At grandma's house, playing in the street was encouraged. That was the play zone. (1 car an hour would have been busy on that street, and most of the cars traveling on the road were other relatives so they stopped to chat). The double line wasn't striped on that street most of the time. So we played tag in the street. Soccer in the street and whatever else we could come up with. We had a boundary set on how far we could go. But it was basically to the train tracks (which was essentially a cousins house.) And supposedly the home on the other side of the tracks was haunted and full of witches so we weren't supposed to go over there. (Gotta love the superstitious south!)

I turned out OK.
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Old 02-28-2014, 06:25 AM
 
Location: Portland, Oregon
46,053 posts, read 29,523,816 times
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Quote:
Originally Posted by jade408 View Post
I did. :P

I am in the generation where mom said "go play outside....come back at noon and I'll have lunch for you. Then go back outside, and you can't come back till it is dark (or dinner time). Oh and watch your sister." I later found out not all kids had lunch time scheduled. They were supposed to be gone from basically early AM till dusk.

We were allowed to play in the street, though we mostly played in the middle of the street on the small culdesac around the corner. My street was a little too busy.

But my mom let us roam all over (starting around age 5-6) alone with some boundaries. The boundaries extended a block or 2 every year. I could bike around where ever I wanted. At first the play zone was just my block (and the adjacent one with the small culdesac.) I wasn't allowed to cross the street until I was allowed to walk to school by myself (I guess that was age 7). When I was 8, the line increased to my school, and the block behind my house. But I wasn't allowed to leave the "neighborhood" and cross the busy thoroughfare.

At grandma's house, playing in the street was encouraged. That was the play zone. (1 car an hour would have been busy on that street, and most of the cars traveling on the road were other relatives so they stopped to chat). The double line wasn't striped on that street most of the time. So we played tag in the street. Soccer in the street and whatever else we could come up with. We had a boundary set on how far we could go. But it was basically to the train tracks (which was essentially a cousins house.) And supposedly the home on the other side of the tracks was haunted and full of witches so we weren't supposed to go over there. (Gotta love the superstitious south!)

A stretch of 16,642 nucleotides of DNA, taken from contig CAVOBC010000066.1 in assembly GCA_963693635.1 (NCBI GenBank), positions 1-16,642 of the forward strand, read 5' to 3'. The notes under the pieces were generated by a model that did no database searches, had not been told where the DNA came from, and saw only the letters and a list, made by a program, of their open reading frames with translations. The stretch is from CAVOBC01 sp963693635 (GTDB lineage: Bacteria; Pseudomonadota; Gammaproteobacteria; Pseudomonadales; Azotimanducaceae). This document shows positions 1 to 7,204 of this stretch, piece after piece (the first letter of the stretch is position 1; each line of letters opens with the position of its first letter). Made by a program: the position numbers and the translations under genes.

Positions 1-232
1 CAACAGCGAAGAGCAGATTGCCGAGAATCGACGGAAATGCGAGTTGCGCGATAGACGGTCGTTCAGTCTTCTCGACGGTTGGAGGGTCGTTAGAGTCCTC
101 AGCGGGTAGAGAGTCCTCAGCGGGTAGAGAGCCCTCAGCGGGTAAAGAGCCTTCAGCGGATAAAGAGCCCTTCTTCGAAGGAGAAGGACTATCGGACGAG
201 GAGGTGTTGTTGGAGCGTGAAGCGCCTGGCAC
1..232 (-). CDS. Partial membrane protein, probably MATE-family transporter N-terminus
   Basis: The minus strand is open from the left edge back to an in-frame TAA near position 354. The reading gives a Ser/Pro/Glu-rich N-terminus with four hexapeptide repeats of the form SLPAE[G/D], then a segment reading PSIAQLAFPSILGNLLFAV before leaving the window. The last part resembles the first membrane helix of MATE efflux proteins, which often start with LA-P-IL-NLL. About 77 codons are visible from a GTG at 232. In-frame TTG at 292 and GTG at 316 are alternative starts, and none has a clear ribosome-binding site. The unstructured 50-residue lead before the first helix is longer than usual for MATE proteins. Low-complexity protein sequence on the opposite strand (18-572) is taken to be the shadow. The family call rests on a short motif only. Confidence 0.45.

I turned out OK.
I remember playing in the streets in the neighborhood I grew up in, and when one of us spotted a car coming, we would yell car which paused the game and we would all move off the street to let the car pass.
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Old 02-28-2014, 12:40 PM
Status: "Summer!" (set 20 days ago)
 
Location: Foot of the Rockies
87,006 posts, read 102,592,596 times
Reputation: 33064
Quote:
Originally Posted by urbanlife78 View Post
I remember playing in the streets in the neighborhood I grew up in, and when one of us spotted a car coming, we would yell car which paused the game and we would all move off the street to let the car pass.
But this woonerf stuff gives pedestrians, playing children, etc full access over drivers. They wouldn't have to pause the game and let the car through. The driver could go fly a kite while waiting for the game to end.
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Old 02-28-2014, 12:53 PM
 
Location: Portland, Oregon
46,053 posts, read 29,523,816 times
Reputation: 7830
Quote:
Originally Posted by Katiana View Post
But this woonerf stuff gives pedestrians, playing children, etc full access over drivers. They wouldn't have to pause the game and let the car through. The driver could go fly a kite while waiting for the game to end.
Then a driver is just gonna have to wait for a pause in the game, I am sure the locals are aware of this when driving around and plan their routes of driving accordingly.